|While some readers avoid medieval romances, I enjoy reading about this rich time in history. Shari Anton’s At Her Service is set in this time period. Readers who like their historicals to be heavy on historical aspects may be disappointed in this book. However, while At Her Service is light on history, it’s heavy on romance.
Lady Joanna is a widow with a young daughter. Her husband ruled Lynwood Manor and his family with an iron fist. Now that he’s gone, Joanna sees an opportunity to make improvements and to become a beloved leader. Unfortunately, Lynwood has been targeted by thieves who are raiding the village, and Joanna lacks the number of soldiers needed to go after them. The villagers are needed to tend to the crops. When the latest raid results in injury to her daughter, Joanna sends the captain of the garrison to hire mercenary Logan Grimm to find and apprehend the thieves.
When Logan hears about the thieves, he sympathizes with the fact that children have been hurt. Then he learns that he would be working for a woman, something that makes him less willing to get involved. When the garrison captain offers him money to go to the village and simply speak to Lady Joanna, Logan agrees. He is recovering from a leg injury, and he decides it would give him more time to recover and earn money at the same time.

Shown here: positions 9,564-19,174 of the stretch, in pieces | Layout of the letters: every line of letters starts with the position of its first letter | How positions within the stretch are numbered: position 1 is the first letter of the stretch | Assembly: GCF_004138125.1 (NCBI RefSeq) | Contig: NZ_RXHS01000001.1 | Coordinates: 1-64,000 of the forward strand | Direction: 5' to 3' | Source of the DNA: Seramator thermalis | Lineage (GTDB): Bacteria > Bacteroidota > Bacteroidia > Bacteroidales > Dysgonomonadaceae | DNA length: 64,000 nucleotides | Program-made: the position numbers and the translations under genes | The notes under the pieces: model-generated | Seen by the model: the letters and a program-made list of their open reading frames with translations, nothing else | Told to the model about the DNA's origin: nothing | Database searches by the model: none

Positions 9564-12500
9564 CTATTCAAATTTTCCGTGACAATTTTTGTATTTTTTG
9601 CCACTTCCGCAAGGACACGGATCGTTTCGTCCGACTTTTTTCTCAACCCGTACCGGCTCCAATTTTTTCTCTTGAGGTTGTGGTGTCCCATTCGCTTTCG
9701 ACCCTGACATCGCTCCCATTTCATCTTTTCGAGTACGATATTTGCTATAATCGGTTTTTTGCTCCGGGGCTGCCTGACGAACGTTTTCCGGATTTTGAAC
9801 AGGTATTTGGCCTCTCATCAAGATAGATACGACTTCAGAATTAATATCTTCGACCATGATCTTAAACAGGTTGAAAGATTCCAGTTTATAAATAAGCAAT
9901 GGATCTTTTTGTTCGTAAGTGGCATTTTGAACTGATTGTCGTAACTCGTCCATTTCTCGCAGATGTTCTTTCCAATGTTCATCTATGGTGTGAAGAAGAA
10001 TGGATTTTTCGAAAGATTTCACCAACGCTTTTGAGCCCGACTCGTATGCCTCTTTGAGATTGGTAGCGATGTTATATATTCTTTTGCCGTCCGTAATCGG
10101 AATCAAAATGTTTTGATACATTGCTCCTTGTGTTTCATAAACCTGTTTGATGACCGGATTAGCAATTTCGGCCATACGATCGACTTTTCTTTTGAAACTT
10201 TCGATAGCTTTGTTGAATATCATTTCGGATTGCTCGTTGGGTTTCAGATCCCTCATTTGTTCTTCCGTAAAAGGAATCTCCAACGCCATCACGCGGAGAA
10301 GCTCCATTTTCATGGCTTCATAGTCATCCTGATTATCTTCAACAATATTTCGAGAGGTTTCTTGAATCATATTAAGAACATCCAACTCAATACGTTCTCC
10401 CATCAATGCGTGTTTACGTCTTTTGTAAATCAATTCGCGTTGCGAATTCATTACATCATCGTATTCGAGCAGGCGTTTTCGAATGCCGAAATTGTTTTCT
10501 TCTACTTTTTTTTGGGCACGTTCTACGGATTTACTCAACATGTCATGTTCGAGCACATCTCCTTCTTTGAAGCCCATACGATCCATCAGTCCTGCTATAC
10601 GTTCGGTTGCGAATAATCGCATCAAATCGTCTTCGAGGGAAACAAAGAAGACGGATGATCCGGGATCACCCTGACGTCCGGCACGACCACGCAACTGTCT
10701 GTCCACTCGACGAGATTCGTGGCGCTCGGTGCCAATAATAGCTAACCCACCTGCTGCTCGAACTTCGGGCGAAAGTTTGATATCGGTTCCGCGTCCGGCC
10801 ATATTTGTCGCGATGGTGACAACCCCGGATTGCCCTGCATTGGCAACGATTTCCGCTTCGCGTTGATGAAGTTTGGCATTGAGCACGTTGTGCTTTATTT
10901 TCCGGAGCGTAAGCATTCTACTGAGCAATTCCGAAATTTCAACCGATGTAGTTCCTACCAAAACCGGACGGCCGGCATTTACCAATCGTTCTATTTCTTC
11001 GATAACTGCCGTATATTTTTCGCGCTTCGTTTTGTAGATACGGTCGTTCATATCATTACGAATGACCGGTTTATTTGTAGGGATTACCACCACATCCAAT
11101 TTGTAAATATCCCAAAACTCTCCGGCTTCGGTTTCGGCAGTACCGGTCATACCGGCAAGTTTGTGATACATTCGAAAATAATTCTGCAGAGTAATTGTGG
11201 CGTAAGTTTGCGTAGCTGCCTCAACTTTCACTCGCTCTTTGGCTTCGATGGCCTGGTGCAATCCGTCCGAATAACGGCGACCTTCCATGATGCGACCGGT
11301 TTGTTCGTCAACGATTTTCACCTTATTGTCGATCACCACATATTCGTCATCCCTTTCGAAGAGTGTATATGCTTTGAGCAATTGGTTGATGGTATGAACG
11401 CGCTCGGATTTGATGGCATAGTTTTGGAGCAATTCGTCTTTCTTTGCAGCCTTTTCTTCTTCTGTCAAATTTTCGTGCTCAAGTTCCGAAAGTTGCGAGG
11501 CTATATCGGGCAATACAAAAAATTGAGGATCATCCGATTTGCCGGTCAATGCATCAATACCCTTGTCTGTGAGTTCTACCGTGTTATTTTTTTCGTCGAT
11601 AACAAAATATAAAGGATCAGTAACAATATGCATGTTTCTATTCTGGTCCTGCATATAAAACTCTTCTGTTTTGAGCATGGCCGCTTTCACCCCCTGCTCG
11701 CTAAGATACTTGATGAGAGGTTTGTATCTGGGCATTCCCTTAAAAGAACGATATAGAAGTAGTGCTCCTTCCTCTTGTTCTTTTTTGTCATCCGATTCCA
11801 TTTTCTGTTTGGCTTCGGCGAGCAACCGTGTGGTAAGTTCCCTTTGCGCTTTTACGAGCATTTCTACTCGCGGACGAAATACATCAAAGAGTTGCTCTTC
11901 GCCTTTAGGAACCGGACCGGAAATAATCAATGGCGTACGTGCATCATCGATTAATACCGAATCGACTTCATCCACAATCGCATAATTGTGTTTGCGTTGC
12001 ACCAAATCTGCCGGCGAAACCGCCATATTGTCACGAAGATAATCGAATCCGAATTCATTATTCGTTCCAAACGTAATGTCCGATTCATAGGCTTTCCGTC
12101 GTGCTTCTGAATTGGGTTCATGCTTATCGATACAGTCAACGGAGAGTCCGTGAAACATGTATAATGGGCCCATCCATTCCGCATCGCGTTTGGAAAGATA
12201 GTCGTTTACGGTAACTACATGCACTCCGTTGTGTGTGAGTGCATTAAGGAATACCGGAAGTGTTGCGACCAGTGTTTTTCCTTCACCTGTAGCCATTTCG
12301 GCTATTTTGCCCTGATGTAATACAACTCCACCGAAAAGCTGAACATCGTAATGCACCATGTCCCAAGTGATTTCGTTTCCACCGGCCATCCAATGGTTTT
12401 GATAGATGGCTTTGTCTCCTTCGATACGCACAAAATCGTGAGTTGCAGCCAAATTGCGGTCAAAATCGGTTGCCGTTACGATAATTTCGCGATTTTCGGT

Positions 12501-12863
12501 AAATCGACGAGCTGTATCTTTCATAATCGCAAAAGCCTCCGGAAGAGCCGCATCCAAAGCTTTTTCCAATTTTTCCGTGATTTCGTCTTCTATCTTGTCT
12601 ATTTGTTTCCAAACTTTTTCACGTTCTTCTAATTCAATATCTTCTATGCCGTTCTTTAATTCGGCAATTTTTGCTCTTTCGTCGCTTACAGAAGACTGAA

When Logan meets Joanna, everything changes. He still plans to refuse the job, but he finds himself unwillingly attracted to Joanna. He is also intrigued by the mystery in spite of himself, so he allows himself to be goaded into accepting.
Joanna and Logan’s conflicts are familiar. Joanna’s husband was a tyrant, and she plans never to marry again. Logan was betrayed by a woman he worked for and thus doesn’t trust women in general: “Celeste had drawn him into her web with heady enticements of wealth and love, and he’d nearly paid for his lack of foresight with his life.”
While these may be standard conflicts, At Her Service tells a satisfying story about two characters who learn to trust again. The conflict feels real, and I sympathize with both Logan and Joanna. Logan’s growing affection for Joanna’s daughter is particularly sweet.
Logan’s search for the thieves is an interesting subplot, and it’s handled quite well. Readers learn early in the book who is behind the attacks, though it takes more time for Joanna and Logan to discover the answers. I appreciated the fact that this part of the plot doesn’t overwhelm the romance, nor does Joanna run recklessly into danger.
If you’re looking for a leisurely story to help you fill an afternoon, At Her Service is a great choice. It may not be a gripping read, but it’s still an enjoyable one.